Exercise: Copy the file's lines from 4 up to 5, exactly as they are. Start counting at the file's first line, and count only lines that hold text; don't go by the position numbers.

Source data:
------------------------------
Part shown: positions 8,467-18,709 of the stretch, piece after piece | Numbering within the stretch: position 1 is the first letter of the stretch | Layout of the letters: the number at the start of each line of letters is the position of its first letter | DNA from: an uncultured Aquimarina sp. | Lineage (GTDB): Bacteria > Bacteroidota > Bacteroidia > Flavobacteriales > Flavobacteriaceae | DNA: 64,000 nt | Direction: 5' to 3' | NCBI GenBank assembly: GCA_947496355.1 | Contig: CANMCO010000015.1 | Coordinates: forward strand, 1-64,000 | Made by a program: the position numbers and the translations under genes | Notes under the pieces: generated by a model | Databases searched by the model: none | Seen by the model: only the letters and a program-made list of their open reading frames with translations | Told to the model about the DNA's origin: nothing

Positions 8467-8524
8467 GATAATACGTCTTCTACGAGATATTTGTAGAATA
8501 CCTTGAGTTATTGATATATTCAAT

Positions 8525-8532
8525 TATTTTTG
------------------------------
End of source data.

8501 CCTTGAGTTATTGATATATTCAAT

Positions 8525-8532